A big part of our prioritization of new features and enhancements comes from the votes and feedback we receive from you on Outlook UserVoice. We thank you all for your feedback and are excited to hear what you think of our new additions!

Here’s a look at what’s new:

Sync shared calendars to Outlook

You will now be able to view and edit shared Office 365 or Outlook.com calendars, just like you can with your own calendars. Better yet, you can also share your own calendars with others and accept sharing invitations easily right from the app.

If you don’t see your shared calendars right now, don’t worry. We are in the process of upgrading existing shared calendars so that they start syncing to Outlook. However, if you just can’t wait and want the new experience immediately, simply re-accept the sharing invitation from Outlook on iOS or Android. Once you do this, your shared calendar will appear. If you cannot find the original calendar sharing invitation, ask the calendar owner to re-share and accept the new invite from Outlook. And voila!

Manage delegate calendars on the go

For those of you who manage someone else’s calendar at work, you’ll now be able to do this from the palm of your hand. Manage your delegates, accept a delegation request, and fully view and edit the delegated calendar all from Outlook on iOS or Android. And when you receive meeting invitations and responses, we will more clearly indicate if they are for your or your manager’s calendar, so you don’t get them confused.

Get your Meetups added directly to your calendar

Following up on our launch of Facebook and Evernote in Outlook on iOS and Android this year, we are releasing support for Meetup—a new Calendar app in Outlook. Meetup brings people together in thousands of cities to do more of what they want to do in life. Now, when you connect your Meetup account to Outlook, you can see your upcoming Meetups directly on your calendar.

Managing your events is even easier

We are bringing the best of what Outlook has to offer on the web and desktop to your phone, so you can make the most of your busy day while on the go.

These updates are available for both iOS and Android:

  • Create events with daily, weekly, monthly or yearly recurrences.
  • RSVP to a single occurrence of a recurring event series (e.g. decline one instance without removing the entire series from your calendar).
  • See your coworkers’ availability when scheduling meetings (available previously on iOS, now available on Android).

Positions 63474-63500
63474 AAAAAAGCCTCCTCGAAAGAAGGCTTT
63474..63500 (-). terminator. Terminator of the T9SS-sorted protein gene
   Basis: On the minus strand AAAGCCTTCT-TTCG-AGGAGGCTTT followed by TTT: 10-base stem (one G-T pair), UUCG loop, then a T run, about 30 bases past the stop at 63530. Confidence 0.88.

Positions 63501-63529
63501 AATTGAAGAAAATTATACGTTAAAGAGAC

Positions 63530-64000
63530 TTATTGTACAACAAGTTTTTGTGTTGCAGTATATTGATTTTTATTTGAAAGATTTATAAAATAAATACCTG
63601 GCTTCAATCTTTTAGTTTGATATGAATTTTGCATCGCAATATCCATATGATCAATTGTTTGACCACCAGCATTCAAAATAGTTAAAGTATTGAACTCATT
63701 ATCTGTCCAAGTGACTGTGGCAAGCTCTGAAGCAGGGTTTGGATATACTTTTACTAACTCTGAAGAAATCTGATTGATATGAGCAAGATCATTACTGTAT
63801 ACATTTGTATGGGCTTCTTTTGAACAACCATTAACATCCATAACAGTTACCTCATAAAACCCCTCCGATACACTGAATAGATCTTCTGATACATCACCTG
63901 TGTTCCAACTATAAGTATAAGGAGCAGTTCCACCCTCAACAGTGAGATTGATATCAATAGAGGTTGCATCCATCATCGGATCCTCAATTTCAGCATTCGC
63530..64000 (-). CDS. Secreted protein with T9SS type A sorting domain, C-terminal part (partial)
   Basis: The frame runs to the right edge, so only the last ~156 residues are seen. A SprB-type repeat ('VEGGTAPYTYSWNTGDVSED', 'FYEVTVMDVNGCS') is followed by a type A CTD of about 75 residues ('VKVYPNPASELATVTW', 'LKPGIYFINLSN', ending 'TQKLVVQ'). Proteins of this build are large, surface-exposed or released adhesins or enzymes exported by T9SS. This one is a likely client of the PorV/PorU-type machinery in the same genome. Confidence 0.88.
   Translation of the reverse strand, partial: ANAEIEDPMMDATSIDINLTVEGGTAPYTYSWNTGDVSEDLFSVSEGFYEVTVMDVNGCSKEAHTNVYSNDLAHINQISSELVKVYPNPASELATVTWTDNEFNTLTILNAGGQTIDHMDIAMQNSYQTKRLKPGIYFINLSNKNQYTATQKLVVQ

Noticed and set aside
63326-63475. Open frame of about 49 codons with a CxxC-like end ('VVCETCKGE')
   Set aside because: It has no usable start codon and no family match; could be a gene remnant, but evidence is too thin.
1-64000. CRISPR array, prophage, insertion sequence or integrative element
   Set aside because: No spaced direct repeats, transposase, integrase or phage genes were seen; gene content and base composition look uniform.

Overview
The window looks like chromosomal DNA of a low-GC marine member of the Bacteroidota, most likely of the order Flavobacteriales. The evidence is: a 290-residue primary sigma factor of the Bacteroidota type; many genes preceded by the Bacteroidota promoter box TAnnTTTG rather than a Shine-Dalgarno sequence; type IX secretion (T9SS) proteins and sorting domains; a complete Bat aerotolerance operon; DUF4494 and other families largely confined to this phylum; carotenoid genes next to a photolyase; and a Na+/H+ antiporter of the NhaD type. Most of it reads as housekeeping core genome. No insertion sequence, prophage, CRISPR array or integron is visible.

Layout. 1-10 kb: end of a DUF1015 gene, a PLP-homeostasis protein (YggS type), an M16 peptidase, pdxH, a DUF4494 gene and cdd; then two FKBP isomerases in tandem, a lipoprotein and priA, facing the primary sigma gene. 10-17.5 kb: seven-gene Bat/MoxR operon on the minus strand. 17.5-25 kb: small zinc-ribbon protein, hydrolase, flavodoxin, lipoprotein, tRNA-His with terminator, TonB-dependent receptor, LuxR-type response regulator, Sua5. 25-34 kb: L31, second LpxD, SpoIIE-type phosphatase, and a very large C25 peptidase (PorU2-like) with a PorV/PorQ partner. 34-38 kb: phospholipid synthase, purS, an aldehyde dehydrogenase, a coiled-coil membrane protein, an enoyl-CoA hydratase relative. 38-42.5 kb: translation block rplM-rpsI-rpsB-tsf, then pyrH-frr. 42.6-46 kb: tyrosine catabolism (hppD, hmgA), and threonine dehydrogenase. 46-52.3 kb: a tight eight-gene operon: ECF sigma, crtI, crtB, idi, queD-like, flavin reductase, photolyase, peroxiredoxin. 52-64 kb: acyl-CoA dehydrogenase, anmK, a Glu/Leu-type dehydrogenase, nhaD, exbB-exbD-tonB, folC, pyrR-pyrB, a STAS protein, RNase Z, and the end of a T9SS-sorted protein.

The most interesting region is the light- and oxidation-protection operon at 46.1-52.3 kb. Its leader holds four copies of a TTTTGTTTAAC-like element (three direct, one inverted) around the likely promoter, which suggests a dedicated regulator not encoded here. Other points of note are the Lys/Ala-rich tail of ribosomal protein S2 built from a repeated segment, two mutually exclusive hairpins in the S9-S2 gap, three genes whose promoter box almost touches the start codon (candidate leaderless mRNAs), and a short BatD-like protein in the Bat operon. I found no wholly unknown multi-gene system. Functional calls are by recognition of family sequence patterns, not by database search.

These features are now available on iOS, coming soon to Android:

  • Add a message when responding to a meeting invite (e.g. explain why you are declining a meeting invitation.)
  • Set an event as private, to keep the details to yourself when sharing your calendar.
  • Mark your calendar events as Busy, Free, Out of Office, or Tentative.

And there’s even more to come!

Let us know what you think of our new calendar features! If you have other ideas for what would make the calendar experience even better for you, let us know on UserVoice right from Outlook by going to Settings > Help & FeedbackSuggest a Feature.

—The Outlook team

Frequently asked questions

Q. I don’t see my shared or delegated calendars on in Outlook for iOS and Android yet. What should I do?

A. As noted above if you don’t see your shared or delegated calendars right now, don’t worry. We are in the process of upgrading existing shared calendars so that they start syncing to Outlook. However, if you just can’t wait and want the new experience immediately, simply re-accept the sharing or delegate invitation from Outlook on iOS or Android. Once you do this, your shared calendar will appear. If you cannot find the original calendar sharing invitation, ask the calendar owner to re-share and accept the new invite from Outlook.

Q. How do I add Calendar apps like Meetup to my calendar?

A. To add a Calendar app, such as Meetup, navigate to settings, and then click Calendar Apps in the Connected Apps and Add-ins section. Meetup is available on Android today, coming soon to iOS.

Undercapitalization is the disease, developer burnout the symptom

Imagine a DevOps engineer named Pat. You’re the vice president of engineering, and Pat has been a superstar in your organization for years. She’s always pleasant in standups. Any criticism she makes is positive and supportive. She’s always reliable when on call, and Pat makes few mistakes.

Then, something changes. She becomes snippy in standups. It’s taking her longer to answer emails. Last month, she altered a deployment script that caused the Amazon bill to jump. You sense something is wrong, so you go to her boss.

Pat’s boss reports having a similar experience. Pat, who used to be the poster child for an exemplary DevOps engineer, is dramatically regressing. You’re both mystified.

Something is obviously amiss. You ask to see her work schedule over the last year and the tickets assigned to her. In addition, you take a trip to HR and request the budget history of the group Pat works in, as well as the head count history.

As you review the reports, certain facts pop out. First, Pat has not had a vacation in the last year. Also, her last raise was only 3% due to company revenue issues. Half of Pat’s past work tickets involved issues related to the new automated container-provisioning framework the company implemented last year.